my funny valentine

I got these bits of spam on Valentine’s day. Mr MacKeeper (or whatever the character is called) seems to be dreaming of a human woman, as well as keeping my Mac safe and operating at its full capacity. The marketing strategy here is apparently ‘holiday + girl + brand name = money’. And just in case you don’t know what Valentine’s day is, they’ve lifted some helpful (if slightly misinformed and Ameri-centric) info about its origins from what we must assume to be a rather dodgy internet source.

It’s the sort of ‘digital artefact run amok’ quality that I find particularly interesting–a logo here, a character there, some clip art, a bit of text, an address in Sunnyvale, trying to make it personal (Candace.nolan), invoking phrases like ‘friends and loved ones’.

I suppose spotting all this stuff–the elements that don’t quite add up–is a kind of digital literacy in itself. (Although…guess what I installed on my MacBook a few months ago…)

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The F pattern

Is the F pattern shortchanging the author, or is this a literacy that has emerged as a result of the medium?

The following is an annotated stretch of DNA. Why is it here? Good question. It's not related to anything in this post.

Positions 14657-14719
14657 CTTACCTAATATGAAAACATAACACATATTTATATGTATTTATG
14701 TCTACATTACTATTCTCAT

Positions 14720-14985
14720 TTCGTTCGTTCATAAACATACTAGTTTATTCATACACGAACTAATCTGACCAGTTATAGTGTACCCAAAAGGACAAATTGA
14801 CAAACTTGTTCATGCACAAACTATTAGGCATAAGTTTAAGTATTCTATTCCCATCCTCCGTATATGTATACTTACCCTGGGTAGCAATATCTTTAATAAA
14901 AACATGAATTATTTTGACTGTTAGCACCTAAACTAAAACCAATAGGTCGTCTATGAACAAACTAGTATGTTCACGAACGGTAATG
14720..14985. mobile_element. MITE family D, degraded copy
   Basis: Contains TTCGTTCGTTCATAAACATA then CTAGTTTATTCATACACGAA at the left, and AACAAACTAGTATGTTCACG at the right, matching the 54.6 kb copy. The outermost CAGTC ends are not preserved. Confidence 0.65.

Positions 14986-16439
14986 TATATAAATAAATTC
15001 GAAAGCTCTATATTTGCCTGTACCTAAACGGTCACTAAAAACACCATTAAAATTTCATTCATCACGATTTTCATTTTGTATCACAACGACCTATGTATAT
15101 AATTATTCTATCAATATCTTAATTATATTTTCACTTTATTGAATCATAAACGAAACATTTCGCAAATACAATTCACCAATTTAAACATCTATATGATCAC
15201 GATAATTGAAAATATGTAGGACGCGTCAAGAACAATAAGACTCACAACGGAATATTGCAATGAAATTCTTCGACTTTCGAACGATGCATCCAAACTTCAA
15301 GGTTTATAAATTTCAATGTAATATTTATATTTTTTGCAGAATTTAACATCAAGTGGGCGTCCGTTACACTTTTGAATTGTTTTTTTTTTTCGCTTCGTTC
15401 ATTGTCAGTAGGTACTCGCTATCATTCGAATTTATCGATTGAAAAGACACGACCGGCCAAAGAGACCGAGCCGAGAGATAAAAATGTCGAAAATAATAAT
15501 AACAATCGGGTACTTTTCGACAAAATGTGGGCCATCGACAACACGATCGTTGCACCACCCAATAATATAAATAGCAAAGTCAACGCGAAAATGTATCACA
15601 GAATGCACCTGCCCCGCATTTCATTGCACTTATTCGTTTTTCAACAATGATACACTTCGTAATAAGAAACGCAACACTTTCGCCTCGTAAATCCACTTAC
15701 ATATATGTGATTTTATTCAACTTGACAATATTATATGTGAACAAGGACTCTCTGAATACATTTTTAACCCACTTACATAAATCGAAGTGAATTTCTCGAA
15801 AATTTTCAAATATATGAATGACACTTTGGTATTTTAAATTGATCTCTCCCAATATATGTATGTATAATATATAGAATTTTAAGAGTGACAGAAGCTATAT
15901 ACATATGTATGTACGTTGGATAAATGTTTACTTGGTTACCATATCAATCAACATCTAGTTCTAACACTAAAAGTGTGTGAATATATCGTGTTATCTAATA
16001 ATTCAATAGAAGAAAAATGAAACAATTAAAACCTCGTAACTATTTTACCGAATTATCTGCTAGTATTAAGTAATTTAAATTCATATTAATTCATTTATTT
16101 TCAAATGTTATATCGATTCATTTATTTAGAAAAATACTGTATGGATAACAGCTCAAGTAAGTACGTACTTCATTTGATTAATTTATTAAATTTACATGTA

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IoE website, 2013

IoE homepage

Is navigating this website really so different from navigating a text brochure? A novel or math book is meant to be experienced in a linear way, but I would argue that someone looking to turn some information into knowledge for their personal use would interact with informational printed text in much the same way as they would do with a website…especially a website that is largely text-based anyway. Moreover, while tabs and ‘breadcrumbs’ make the experience feel less linear than a printed booklet does, they are actually represented in a linear way.

IoE webpage tabs and breadcrumbs

If I was a student looking for information, I wouldn’t necessarily garner any meaning from the images–while this may be happening on a subconcious level, it is then more of a marketing tactic than another way of presenting information or content.
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decline of text?

Kress may be correct in saying that changes in both the medium and mode of writing are ongoing. But the platform I’m typing into at the moment is evidence that writing itself isn’t as tied to the book as Kress suggests.

As for text, the internet is still largely structured by it as far as discreet parcels of information are concerned. If I want to find an image, video or sound clip, I still have to type in my text, and my success is based on the words that I choose to enter…

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The distinct cultural technologies for representation and for dissemination have become conflated—and not only in popular commonsense, so that the decline of the book has been seen as the decline of writing and vice versa.
G. Kress (2005)
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